In Caprica City, teenagers don’t merely flirt online; they enter virtual nightclubs where every type of decadence is permitted. The Holoband technology that allows this is the Caprican answer to the holodeck. (Bonus- when you get scanned for your avatar you tingle.) House robots that resemble large floating dildos guard your house. Levtrains looking eerily like Cylons transport the masses. Extremely large deity statues benignly observe the Pyramid games. Proto-centurions play paintball with mechanical Shmoos.
Not everything is a utopia. There is a terrorist organization called the Soldiers of the One, a monotheistic group amongst the gods-worshipping Colonials. Prejudice according to what planet you’re from substitutes for racism.
Daniel Graystone, the creative genius behind the Holoband and Joseph Adama, lawyer, both lose family members in the same event, and they “coincidentally” meet while having a smoke. They end up talking for hours about their loss over coffee and more cigarettes.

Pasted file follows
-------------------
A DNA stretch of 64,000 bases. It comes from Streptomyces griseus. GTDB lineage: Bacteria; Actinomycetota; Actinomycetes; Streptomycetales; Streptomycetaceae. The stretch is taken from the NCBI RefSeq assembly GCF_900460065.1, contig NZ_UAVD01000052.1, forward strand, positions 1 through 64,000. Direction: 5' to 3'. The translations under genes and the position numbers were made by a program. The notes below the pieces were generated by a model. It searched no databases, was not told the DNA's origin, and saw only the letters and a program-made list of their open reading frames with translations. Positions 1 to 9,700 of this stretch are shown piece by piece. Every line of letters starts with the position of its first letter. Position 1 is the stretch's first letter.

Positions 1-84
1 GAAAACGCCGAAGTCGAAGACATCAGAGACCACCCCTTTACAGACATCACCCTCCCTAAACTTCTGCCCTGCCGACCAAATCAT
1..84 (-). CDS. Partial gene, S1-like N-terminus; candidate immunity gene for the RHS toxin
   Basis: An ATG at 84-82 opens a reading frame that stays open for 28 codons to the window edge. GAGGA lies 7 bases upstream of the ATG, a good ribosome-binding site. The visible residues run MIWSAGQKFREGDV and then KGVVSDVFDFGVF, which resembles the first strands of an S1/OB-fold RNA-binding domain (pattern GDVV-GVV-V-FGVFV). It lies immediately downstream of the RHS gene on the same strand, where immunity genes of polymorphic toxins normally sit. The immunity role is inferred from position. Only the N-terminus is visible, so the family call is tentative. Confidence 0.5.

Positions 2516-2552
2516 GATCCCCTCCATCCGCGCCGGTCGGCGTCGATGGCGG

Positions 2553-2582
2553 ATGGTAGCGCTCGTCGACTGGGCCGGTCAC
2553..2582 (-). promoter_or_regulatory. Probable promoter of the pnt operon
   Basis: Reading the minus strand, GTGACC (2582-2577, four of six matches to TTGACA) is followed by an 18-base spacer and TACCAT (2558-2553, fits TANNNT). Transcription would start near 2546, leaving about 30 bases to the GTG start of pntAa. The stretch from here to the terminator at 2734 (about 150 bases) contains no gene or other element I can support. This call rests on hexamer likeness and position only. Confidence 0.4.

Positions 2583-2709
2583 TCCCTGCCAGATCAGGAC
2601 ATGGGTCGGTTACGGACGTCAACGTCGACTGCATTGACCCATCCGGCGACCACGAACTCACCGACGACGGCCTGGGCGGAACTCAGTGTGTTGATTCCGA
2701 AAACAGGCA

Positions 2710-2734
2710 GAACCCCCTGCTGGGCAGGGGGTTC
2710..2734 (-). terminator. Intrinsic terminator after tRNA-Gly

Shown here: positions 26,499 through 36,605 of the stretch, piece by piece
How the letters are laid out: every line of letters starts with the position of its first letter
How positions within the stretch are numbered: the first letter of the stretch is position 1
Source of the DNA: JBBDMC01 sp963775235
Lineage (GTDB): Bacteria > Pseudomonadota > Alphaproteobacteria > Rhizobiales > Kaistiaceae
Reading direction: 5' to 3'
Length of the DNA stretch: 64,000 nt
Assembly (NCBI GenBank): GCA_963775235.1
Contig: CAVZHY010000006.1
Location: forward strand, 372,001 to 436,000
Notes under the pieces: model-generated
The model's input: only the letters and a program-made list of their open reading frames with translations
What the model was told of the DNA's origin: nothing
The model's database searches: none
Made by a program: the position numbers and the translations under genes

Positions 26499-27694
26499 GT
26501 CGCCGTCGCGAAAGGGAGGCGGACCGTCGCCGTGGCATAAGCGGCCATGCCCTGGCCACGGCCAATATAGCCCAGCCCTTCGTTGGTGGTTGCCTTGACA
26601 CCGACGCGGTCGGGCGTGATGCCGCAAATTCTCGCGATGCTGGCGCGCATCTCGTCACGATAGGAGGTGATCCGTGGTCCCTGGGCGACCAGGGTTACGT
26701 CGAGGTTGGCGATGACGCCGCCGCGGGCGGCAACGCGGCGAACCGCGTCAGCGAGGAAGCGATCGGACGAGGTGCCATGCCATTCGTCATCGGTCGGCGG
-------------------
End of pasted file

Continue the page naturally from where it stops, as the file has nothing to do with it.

Joseph Adama, played by Esaí Morales, is a lawyer from the planet Tauron, the “racial” underdog of Caprica. He and his brother Sam are orphans due to a Tauron uprising and civil war. Adama is an unbeliever of sorts and lives in the city with his mother in law and son Billy (future Admiral Adama). His brother Sam is a member of the Tauron mafia and has the tattoos to prove it. Seems like Adama gets to defend Tauron syndicate members in court but isn’t involved directly with them so he can feel ethical about it. Yet during this episode he gets called upon to do dirty work not only for the syndicate but also for Graystone. He doesn’t get a break. He routinely deals with anti-Tauron prejudice, even to the extent of modifying his surname to fit in. He can’t quit smoking. He has to deal with a nagging mother-in-law. The one bright spot in his life is his son. It’s a rich character for Morales to interpret.
The Caprica series looks very promising. I was a bit worried by the promos heavily featuring the decadent virtual V-Club and Graystone’s daughter- naked. Looks like it will be an excellent addition to the BSG world. Hopefully we’ll get to see some more planets during the series. Tauron would be a good place to start. Gemenon too, since it might be related to the Soldiers of the One.
Lunar Braceros (Calaca Press, 2009) is a science fiction novella set in a dystopian 22nd century in which class relations have taken a turn for the worse and where corporate greed is barely limited by the State. The United States is no longer united; after an east-west war some U.S. states joined several Mexican states to form a new political entity called Cali-Texas. An association of the top multinationals has formed the New Imperial Order and control just about everything, including governments.